2. Menopause: The point of your life where it’s been a year since your last period. At this point, your ovaries have stopped releasing eggs and producing most of their estrogen. Menopause can also be brought about by surgery, such as hysterectomy; or damage to the ovaries, such as that sustained from chemotherapy.
3. Postmenopause: These are the years after menopause. At this phase, your body has already undergone the physical and hormonal changes brought about by menopause, and you are now adjusting to the new you. At postmenopause, the intensity of some of the bothersome symptoms of menopause, such as hot flashes and mood swings, gradually eases.
Understanding the main symptoms of menopause
- Irregular periods: At perimenopause, you will start to notice your periods becoming increasingly irregular. Your menstrual cycle may be longer or shorter, and eventually stop altogether, signifying you have reached menopause.
- Hot flashes: Probably the most common symptom of all! This is a sudden feeling of warmth that spreads over the upper body and is sometimes accompanied by sweating. Caused by the fluctuating estrogen levels, they strike unexpectedly, usually at night and last from several seconds to minutes. To learn more about managing hot flashes, please see our article The Best Ways to Relieve Hot Flashes During Menopause.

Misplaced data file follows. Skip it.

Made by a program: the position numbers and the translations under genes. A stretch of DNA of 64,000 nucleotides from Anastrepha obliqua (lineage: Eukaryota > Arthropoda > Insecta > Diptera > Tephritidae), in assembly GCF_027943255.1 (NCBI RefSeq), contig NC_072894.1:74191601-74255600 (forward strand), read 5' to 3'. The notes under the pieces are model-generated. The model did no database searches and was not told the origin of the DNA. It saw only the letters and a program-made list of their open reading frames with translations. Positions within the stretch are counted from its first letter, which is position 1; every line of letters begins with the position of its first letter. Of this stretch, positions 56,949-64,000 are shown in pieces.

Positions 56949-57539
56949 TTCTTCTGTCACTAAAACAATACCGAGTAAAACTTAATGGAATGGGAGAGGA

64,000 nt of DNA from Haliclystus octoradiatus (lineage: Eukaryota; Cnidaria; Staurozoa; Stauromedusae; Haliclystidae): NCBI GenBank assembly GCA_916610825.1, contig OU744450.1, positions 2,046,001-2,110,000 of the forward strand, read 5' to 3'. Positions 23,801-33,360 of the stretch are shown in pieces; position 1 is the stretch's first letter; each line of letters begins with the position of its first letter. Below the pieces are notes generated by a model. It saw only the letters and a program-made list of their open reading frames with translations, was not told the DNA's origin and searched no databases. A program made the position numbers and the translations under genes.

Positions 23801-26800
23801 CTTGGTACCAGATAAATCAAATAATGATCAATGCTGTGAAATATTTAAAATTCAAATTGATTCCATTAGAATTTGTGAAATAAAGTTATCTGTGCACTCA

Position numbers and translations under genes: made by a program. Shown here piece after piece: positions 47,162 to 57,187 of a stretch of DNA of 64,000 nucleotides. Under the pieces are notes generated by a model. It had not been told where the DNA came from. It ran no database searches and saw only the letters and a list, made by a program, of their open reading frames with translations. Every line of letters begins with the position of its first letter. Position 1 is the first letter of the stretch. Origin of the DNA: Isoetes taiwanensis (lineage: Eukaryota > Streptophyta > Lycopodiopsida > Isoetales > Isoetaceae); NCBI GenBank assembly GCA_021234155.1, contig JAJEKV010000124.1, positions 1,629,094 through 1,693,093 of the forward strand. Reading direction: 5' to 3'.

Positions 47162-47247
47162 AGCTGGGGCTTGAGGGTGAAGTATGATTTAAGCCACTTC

- Insomnia: This usually affects women during perimenopause, and can be due to many reasons, from hormonal to lifestyle changes. The fluctuations in progesterone levels, which is also known as a sleep-promoting hormone, and the reduced levels of estrogen may make you more sensitive to environmental and other factors / distractions; this therefore disrupts sleep.
- Emotional changes: The change in hormone levels, plus the stress of all the changes happening to you and your body can sometimes lead to depression and mood swings. In fact, about 20% of women will experience depression during menopause and many cases have been linked to loss of estrogen.
- Joint and muscle aches and pains: This could be due to a combination of aging as well as reduced levels of estrogen in the body. Estrogen is known to have anti-inflammatory effects in the body, and the reduced levels of this hormone during menopause decreases your body’s ability to absorb pain, thereby resulting in increased feelings of joint pain in some women.